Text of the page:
September 8, 2015
Amidst all the furore around China’s market weakness and market declines, here is China’s problem in a nutshell:
- China lost $94 billion in Foreign Exchange Reserves in August, taking the decline to $436 billion since June 2004.
- Foreign Exchange Reserves have fallen 11% from the June 2014 peak level.
- Global Foreign Exchange Reserves are down 4.9% y/y – the fastest decline since 1982.
Why is this important?
Historically, foreign currency has flowed to China and the PBOC has purchased those currencies (acquiring an asset) to stop the Yuan from appreciating. They exchanged Yuan for the foreign currencies (creating a domestic currency liability). The PBOC’s balance sheet grew with foreign exchange assets and their domestic currency liability counterpart.
Left unchecked, that explosion of domestic currency liabilities into the system fuelled speculation and credit expansion – foreign exchange reserve growth reflected extremely accommodative domestic monetary policy.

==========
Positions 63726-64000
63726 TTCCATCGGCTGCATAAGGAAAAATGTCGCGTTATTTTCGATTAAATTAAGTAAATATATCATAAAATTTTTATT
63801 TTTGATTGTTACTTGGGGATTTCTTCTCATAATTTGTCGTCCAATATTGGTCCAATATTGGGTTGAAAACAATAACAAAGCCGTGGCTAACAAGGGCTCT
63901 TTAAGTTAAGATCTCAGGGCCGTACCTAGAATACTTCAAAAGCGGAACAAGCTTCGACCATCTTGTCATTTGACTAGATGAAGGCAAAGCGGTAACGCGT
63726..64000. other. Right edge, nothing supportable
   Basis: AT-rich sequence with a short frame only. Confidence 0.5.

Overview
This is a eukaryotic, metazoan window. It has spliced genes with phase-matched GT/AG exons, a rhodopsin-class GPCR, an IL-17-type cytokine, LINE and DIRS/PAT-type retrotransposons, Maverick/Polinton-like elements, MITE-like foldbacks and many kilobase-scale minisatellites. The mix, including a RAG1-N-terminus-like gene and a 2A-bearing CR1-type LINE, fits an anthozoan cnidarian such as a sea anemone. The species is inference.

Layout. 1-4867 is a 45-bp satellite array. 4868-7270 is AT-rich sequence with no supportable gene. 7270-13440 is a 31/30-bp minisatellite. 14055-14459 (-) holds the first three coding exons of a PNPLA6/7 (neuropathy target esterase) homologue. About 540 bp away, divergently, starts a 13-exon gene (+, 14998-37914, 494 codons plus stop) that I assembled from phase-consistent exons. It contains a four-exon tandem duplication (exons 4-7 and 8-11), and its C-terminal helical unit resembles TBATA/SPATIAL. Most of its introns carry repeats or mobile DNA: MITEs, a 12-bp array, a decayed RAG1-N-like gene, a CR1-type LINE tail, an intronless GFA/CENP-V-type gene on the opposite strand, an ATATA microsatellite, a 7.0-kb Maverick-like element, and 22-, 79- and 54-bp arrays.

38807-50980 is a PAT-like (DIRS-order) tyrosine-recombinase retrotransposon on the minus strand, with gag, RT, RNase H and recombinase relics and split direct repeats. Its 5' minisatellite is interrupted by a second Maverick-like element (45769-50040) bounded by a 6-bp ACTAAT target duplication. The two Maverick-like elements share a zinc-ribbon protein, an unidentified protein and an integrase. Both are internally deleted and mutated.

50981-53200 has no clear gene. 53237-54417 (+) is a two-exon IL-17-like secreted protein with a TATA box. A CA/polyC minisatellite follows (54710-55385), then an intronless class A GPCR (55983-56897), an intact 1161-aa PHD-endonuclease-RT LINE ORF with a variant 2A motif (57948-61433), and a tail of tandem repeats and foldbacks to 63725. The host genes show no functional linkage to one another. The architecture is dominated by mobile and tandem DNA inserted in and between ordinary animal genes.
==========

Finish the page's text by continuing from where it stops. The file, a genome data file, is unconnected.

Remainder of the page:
Now the whole cycle has gone into reverse.
Capital is flooding out of China as the PBOC exchanges Yuan back into foreign currency for investors to flee.
The decline in foreign exchange assets, therefore, represents a substantial tightening in domestic monetary conditions as the PBOC buys Yuan (reducing the liability on its balance sheet) and hands back Dollars/Euros/Pounds etc. (reducing the assets on its balance sheet). This is why the PBOC has cut rates and cut reserve requirements for banks – they are trying desperately to fight a huge monetary policy tightening.
What more can be done?
Our view remains that meaningful Yuan devaluation over the next few years is the only real solution here for the Chinese, leading to substantial global disinflation/deflation pressure at a time of extremely low starting inflation.
Japan and Germany are particularly vulnerable given their trade overlap, some Asian banking systems (e.g. Singapore and Hong Kong) are particularly vulnerable given their extreme debt growth.
MONOGRAM CAPITAL MANAGEMENT